Histochemie

, Volume 34, Issue 3, pp 191–203

Demonstration of the neural crest origin of type I (APUD) cells in the avian carotid body, using a cytochemical marker system

Authors

  • A. G. E. Pearse
    • Department of HistochemistryRoyal Postgraduate Medical School, Hammersmith Hospital
    • Laboratoire d'Embryologie de la Faculté des Sciences de Nantes
  • J. M. Polak
    • Department of HistochemistryRoyal Postgraduate Medical School, Hammersmith Hospital
    • Laboratoire d'Embryologie de la Faculté des Sciences de Nantes
  • F. W. D. Rost
    • Department of HistochemistryRoyal Postgraduate Medical School, Hammersmith Hospital
    • Laboratoire d'Embryologie de la Faculté des Sciences de Nantes
  • J. Fontaine
    • Department of HistochemistryRoyal Postgraduate Medical School, Hammersmith Hospital
    • Laboratoire d'Embryologie de la Faculté des Sciences de Nantes
  • C. Le Lièvre
    • Department of HistochemistryRoyal Postgraduate Medical School, Hammersmith Hospital
    • Laboratoire d'Embryologie de la Faculté des Sciences de Nantes
  • N. Le Douarin
    • Department of HistochemistryRoyal Postgraduate Medical School, Hammersmith Hospital
    • Laboratoire d'Embryologie de la Faculté des Sciences de Nantes
Article

DOI: 10.1007/BF00303435

Cite this article as:
Pearse, A.G.E., Polak, J.M., Rost, F.W.D. et al. Histochemie (1973) 34: 191. doi:10.1007/BF00303435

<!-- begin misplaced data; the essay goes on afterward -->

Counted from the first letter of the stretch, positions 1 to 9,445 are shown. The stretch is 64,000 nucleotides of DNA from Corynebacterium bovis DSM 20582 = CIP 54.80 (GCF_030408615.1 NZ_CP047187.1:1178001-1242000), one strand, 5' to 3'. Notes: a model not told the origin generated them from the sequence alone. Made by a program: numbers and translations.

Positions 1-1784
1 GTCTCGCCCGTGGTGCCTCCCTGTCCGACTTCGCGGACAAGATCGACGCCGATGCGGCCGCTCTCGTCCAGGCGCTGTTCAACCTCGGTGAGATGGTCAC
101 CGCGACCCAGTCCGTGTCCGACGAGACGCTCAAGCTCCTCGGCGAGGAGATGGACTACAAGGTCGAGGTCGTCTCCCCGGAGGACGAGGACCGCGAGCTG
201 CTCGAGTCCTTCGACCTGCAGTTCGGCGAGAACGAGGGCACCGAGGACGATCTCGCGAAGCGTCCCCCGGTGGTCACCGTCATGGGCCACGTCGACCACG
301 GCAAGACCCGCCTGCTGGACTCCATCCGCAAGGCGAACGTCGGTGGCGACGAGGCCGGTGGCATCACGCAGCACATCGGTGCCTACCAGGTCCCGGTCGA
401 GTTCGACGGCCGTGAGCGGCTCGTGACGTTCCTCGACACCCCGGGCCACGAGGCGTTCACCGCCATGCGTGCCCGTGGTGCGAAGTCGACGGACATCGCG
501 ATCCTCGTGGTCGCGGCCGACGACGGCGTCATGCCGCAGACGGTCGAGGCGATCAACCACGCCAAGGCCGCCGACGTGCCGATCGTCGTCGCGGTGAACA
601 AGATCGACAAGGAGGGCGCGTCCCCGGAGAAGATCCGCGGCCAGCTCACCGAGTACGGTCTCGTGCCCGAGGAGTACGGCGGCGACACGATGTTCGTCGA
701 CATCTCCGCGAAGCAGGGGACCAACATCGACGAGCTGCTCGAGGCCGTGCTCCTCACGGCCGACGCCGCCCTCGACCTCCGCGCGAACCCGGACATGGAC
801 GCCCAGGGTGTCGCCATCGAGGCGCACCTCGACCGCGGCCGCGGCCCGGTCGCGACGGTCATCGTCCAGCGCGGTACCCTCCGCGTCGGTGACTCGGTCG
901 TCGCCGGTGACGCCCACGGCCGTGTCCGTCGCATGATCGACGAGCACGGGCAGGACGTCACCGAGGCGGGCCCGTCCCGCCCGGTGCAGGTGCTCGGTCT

Summary

The biogenic amines present in the carotid body Type 1 cells of two avian species (Japanese quail and chicken) were identified, by microspectrofluorometry of formaldehyde-induced fluorescence, as dopamine and 5-hydroxytryptamine respectively. These and other cytochemical properties establish the cells as members of the APUD series.

Grafts of the neural rhombencephalic primordium from 6 to 10-somite quail embryos were implanted in the appropriate region of chick embryos of the same age. After up to 11 days incubation the carotid bodies of the host were freeze-dried and treated with hot formaldehyde vapour. The carotid body Type 1 cells in the chick host were identified, by the presence of dopamine and the absence of 5-HT, as cells from the quail neural crest.

The dopamine phenotype in cells of quail origin thus provides a cytochemical marker which may be used for other allograft experiments. The present work confirms earlier findings, using a biological (nuclear chromatin) marker, which showed the avian carotid body to be of neural crest origin.

Copyright information

© Springer-Verlag 1973